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mechanical low back pain

Silvia Lo Vecchio, Lars J Petersen, Thomas Graven-Nielsen, Sara Finocchietti, Parisa Gazerani, Lars Arendt-Nielsen
Background/aims The ultraviolet B (UVB) inflammatory pain model is often used to induce a steady hyperalgesic area in human skin. UVB causes a well-described erythema, developing maximal response within about 24 h. The aim of the present study was to investigate if cutaneous UVB irradiation can influence both superficial and deep-tissue mechanical pain thresholds in the site of irradiation and in the surrounding area. Methods An area of 3 cm × 4 cm, located on the low back of 16 healthy volunteers, was irradiated by UVB (Medlight, Germany; 3xMED: Minimal Erythema Dose)...
December 29, 2017: Scandinavian Journal of Pain
Johanna Thomtén, Andreas Karlsson
Objectives One in five women under the age of 30 report recurrent genital pain and pain during sexual intercourse. Female genital pain negatively affects sexual and general health, as well as dyadic function and quality of life. Although the current field of research and clinical expertise in general agree upon a biopsychosocial conceptualization, there is still a lack of theoretical models describing the psychosocial mechanisms involved in the development of genital pain. Originally developed to outline the transition from acute to chronic back pain, the fear avoidance (FA) model has lately been proposed as a possible tool in illustrating the mechanisms involved in genital pain...
December 29, 2017: Scandinavian Journal of Pain
Jaap H van Dieën, N Peter Reeves, Greg Kawchuk, Linda van Dillen, Paul W Hodges
Synopsis Motor control exercise has been shown to be effective in the management of low-back pain (LBP), but effect sizes are modest, possibly due to the fact that studies have used a one-size-fits-all approach, whereas literature suggests that patients may differ in presence or type of motor control issues. In this commentary, we address the question whether consideration of such variation in motor control issues might contribute to more personalized motor control exercise for patients with LBP. Such an approach is plausible, since motor control changes may play a role in persistence of pain through effects on tissue loading that may cause nociceptive afference in particular in case of peripheral sensitization...
June 12, 2018: Journal of Orthopaedic and Sports Physical Therapy
Jaap H van Dieën, N Peter Reeves, Greg Kawchuk, Linda van Dillen, Paul W Hodges
Synopsis Patients with low-back pain have been shown to display differences compared to healthy individuals in all aspects of trunk motor control, most often studied as differences in muscle activity and kinematics. However, differences in these aspects of motor control are largely inconsistent. We propose that this may reflect existence of two phenotypes, possibly the two ends of a distribution, one with "tight" control over trunk movement and one with "loose" control. Both may have beneficial effects, with tight control protecting against large tissue strains from uncontrolled movement and loose control protecting against high muscle forces and resulting spinal compression...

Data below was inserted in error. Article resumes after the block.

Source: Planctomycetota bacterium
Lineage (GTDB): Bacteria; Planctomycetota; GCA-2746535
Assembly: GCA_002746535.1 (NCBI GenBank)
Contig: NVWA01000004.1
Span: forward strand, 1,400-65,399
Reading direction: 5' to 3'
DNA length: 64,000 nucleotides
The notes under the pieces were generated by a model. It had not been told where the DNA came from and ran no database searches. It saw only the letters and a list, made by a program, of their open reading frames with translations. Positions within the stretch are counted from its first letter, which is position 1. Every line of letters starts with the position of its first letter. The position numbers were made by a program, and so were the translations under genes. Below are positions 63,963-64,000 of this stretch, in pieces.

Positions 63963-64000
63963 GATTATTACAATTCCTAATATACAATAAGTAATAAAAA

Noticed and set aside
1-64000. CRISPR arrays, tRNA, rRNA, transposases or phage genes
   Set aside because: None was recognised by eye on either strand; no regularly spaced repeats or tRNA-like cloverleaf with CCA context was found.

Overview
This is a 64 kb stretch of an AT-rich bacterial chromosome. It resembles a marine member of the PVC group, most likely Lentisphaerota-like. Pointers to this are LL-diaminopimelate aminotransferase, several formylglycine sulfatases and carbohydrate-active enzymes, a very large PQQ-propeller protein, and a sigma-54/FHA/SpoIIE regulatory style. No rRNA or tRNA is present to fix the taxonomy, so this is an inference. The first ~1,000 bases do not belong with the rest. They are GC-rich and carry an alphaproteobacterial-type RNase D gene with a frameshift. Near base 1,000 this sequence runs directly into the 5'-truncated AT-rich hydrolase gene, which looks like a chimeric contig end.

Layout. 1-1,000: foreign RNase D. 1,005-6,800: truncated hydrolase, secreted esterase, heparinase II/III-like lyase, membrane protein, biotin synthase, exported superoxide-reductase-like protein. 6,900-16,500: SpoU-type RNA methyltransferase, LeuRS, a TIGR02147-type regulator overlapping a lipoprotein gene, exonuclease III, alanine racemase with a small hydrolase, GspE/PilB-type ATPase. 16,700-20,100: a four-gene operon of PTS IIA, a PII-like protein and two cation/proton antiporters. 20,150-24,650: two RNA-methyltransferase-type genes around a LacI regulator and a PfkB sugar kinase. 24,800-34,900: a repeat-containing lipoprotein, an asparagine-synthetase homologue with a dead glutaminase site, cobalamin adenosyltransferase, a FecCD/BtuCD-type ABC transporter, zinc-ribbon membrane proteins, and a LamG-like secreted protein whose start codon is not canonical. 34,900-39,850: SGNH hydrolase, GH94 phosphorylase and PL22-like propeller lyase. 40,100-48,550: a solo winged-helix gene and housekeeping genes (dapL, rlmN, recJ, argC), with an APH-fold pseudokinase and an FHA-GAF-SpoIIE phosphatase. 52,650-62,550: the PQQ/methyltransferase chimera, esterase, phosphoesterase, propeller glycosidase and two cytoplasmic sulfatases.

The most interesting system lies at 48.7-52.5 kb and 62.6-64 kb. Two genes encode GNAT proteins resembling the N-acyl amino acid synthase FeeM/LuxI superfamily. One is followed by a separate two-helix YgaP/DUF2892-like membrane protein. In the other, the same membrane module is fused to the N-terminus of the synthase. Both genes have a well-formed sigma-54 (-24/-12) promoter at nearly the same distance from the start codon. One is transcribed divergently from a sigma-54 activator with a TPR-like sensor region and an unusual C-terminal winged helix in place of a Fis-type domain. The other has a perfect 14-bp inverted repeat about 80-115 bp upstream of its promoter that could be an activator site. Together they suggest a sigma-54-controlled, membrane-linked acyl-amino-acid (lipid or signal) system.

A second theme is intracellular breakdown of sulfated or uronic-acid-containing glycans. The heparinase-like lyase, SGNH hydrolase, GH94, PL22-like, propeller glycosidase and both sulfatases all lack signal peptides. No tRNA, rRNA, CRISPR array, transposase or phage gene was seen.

June 12, 2018: Journal of Orthopaedic and Sports Physical Therapy
John D Markman, Ralf Baron, Jennifer S Gewandter
Here, we examine the stark contrast between the successes and failures of the clinical development of analgesics for different types of chronic low back pain (CLBP) syndrome over the past three decades. Multiple drugs with differing mechanisms of action have been developed for nonspecific axial-predominant low back syndromes and yet not a single therapy is indicated for any neuropathic low back pain syndrome (e.g., sciatica). Clinician findings have informed the entry criteria for neuropathic low back pain clinical trials, whereas entry criteria of axial CLBP trials have prioritized only patient reports of pain...
June 9, 2018: Drug Discovery Today
Paul Gagnet, Kent Kern, Kyle Andrews, Hossein Elgafy, Nabil Ebraheim
Spondylolysis is a common diagnosis with a high prevalence in children and adolescents complaining of low back pain. It may be caused by either a defect or fracture of the pars interarticularis due to mechanical stress. Depending on the severity of the spondylolysis and symptoms associated it may be treated either conservatively or surgically, both of which have shown significant success. Conservative treatments such as bracing and decreased activity have been shown to be most effective with patients who have early diagnosis and treatment...
June 2018: Journal of Orthopaedics
N A Roussel
Despite the high prevalence of recurrent, constant and/or widespread pain in patients with haemophilia (PwH), there is an immense lack of studies examining the (patho)physiology of pain in this population. This contrasts to the bulk of literature in other pain conditions, such as osteoarthritis, low back pain or rheumatoid arthritis. Understanding the complexity of pain allows to better assess and manage pain. In PwH, the first priority is always to exclude bleeding as a cause of pain. An important next step in pain assessment is the evaluation of the predominant pain mechanism (ie nociceptive, neuropathic pain or altered central pain processing) as the treatment approach will be very different according to the underlying pain mechanism...